Stromanthe sanguinea  (sometimes referred to as Tricolor or Triostar Stromanthe), is a plant native to the rain forests of Brazil. This variety of the Stromanthe Plant has beautiful leaves in different shades of white, red, pink, and green. Stromanthe Plants make a great plant to give as a  Christmas present if you’re tired of Poinsettias. A Stromanthe Plant can be grown indoor or outdoors, but will not survive a hard freeze. Since a Stromanthe Plant is a relative of the Prayer Plant and a member of the Maranta family, its leaves fold up at night as though praying. Stromanthe Plants produce reddish pink flowers in the spring, but they can’t compete with this plants dazzling leaves. A Stromanthe Plant is a spectacular looking plant, but challenging to grow, definitely not for beginners.

Miniature Rose Plant

Miniature Roses, beautiful little hybrid plants that trace their parents back to China, usually appear in stores around Valentine’s Day and Mother’s Day. These indoor houseplant Roses  look lovely when first purchased but are difficult to keep indoors on a permanent basis. Enjoy your Miniature Rose Bush plant your home  and then put it outside as soon as the weather permits. Miniature Roses grow much better outdoors in the fresh air and bright lightVery few houseplants should be placed in direct sun. High light refers only to bright indirect light since direct sun often burns the leaves of indoor houseplants. An area that is too hot and dry encourages Spider Mites and causes blooms to quickly fade. A northern exposure really doesn't provide enough light for high light plants. These plants need to be placed directly in front of an east-facing window, within 1-3 feet of a west-facing window, and within 5 ft. of a south facing window. A high light area has over 300 ft. candles of light.. A Miniature Rose Bush plant produces small flowers about 1”-2” (2.5-5cm) in size in red, yellow, pink, white, peach, and orange.  Since this plant is a hybrid of the regular rose, it needs the same type of care and attention.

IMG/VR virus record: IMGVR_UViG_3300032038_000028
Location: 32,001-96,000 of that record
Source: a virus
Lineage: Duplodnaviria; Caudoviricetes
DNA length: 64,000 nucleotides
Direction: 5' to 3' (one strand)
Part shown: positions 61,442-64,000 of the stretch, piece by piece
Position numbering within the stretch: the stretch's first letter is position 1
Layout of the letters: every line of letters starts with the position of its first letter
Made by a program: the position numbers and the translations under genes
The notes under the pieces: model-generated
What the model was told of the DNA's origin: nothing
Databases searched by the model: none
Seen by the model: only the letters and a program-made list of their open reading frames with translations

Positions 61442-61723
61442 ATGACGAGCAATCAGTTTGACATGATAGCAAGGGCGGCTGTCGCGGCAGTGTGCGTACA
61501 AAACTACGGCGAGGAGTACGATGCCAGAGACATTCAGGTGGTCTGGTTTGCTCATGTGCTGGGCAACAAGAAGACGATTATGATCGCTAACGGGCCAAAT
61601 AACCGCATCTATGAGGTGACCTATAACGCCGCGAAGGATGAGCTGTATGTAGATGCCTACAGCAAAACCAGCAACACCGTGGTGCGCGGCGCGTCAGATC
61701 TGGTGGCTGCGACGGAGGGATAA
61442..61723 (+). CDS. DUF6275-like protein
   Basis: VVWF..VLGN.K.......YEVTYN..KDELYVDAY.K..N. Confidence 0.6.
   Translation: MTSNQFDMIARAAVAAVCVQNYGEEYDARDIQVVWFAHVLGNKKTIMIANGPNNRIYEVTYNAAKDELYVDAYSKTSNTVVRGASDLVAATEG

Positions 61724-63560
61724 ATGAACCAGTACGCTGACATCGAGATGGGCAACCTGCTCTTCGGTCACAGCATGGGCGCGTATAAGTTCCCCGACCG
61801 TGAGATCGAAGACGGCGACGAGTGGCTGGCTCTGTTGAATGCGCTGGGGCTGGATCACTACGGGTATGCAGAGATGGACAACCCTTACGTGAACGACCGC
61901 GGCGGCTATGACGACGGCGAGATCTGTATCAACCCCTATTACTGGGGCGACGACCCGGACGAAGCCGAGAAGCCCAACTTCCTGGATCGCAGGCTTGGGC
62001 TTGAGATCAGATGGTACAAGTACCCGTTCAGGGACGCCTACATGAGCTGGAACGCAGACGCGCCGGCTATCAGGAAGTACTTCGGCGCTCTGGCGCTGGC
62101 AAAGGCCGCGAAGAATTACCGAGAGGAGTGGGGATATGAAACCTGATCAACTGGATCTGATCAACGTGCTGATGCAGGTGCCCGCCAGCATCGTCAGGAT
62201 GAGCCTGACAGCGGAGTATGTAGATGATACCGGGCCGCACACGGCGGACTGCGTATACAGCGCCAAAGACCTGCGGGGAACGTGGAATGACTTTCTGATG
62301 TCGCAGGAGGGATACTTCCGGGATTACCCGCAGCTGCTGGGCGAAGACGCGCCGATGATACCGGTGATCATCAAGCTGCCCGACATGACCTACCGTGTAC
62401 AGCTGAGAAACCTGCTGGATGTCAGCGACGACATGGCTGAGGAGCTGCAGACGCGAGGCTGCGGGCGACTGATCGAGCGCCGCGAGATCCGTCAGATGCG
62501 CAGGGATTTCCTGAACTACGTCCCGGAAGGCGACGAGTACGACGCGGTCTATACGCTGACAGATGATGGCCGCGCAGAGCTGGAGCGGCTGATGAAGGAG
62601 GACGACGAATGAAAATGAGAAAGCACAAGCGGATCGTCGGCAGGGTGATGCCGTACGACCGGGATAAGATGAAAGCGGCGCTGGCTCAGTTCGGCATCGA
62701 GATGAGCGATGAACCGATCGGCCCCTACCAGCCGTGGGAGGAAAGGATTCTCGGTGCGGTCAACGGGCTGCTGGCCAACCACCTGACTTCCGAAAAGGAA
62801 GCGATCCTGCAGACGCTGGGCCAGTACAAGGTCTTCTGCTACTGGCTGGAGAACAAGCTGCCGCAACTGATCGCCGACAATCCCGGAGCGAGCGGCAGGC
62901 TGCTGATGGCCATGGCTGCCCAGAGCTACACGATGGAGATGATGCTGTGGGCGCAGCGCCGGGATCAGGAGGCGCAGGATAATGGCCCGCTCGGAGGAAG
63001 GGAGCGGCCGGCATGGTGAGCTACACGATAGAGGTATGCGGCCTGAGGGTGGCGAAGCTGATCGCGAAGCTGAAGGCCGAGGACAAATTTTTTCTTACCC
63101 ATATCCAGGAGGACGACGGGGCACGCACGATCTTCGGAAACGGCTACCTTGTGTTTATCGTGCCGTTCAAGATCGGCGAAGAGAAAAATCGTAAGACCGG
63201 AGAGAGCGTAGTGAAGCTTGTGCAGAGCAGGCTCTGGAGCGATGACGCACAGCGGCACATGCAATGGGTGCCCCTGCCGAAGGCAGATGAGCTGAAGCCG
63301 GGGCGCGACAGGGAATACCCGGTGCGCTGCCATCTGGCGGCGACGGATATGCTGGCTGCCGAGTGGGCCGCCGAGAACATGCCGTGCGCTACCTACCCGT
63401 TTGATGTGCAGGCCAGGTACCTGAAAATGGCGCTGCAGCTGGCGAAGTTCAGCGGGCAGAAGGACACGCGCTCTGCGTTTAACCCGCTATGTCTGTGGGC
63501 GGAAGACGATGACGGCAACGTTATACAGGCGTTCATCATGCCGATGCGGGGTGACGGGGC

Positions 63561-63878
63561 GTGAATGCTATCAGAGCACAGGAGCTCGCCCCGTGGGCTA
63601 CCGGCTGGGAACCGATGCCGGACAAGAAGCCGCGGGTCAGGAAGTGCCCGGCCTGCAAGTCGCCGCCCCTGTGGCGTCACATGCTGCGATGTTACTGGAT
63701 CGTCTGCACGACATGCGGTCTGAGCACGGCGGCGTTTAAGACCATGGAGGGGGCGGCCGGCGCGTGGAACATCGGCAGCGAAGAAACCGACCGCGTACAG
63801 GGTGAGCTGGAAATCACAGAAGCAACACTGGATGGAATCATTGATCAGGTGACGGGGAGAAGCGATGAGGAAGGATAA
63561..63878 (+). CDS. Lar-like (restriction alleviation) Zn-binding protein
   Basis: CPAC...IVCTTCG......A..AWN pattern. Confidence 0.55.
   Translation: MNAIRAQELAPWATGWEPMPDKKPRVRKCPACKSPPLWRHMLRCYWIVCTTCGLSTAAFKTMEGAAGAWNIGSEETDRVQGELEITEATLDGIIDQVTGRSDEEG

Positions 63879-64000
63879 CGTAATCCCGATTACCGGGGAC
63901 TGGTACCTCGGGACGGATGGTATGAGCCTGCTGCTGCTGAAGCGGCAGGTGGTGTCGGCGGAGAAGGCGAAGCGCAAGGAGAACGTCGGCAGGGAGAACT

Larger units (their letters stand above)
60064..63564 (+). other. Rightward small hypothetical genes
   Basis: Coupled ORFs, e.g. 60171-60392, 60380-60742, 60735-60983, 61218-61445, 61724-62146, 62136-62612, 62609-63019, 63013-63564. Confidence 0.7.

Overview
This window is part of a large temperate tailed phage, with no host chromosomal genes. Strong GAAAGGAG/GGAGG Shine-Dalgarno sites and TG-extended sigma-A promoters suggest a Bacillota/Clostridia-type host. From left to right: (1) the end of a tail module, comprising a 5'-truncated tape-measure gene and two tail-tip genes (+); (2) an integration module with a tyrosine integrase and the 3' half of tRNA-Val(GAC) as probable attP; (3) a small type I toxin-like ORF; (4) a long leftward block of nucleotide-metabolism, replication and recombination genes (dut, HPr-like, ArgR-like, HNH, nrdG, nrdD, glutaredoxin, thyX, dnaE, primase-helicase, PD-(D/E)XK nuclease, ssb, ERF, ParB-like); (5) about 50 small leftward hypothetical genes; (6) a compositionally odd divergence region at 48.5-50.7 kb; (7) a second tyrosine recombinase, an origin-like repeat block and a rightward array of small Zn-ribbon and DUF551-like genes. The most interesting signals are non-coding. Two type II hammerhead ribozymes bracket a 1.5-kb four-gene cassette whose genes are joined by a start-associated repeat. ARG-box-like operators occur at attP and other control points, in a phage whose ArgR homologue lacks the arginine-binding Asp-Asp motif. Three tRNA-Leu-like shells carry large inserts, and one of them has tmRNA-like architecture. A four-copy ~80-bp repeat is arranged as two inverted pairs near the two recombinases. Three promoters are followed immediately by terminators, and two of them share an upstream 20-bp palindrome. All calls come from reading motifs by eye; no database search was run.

Crown of Thorns Plant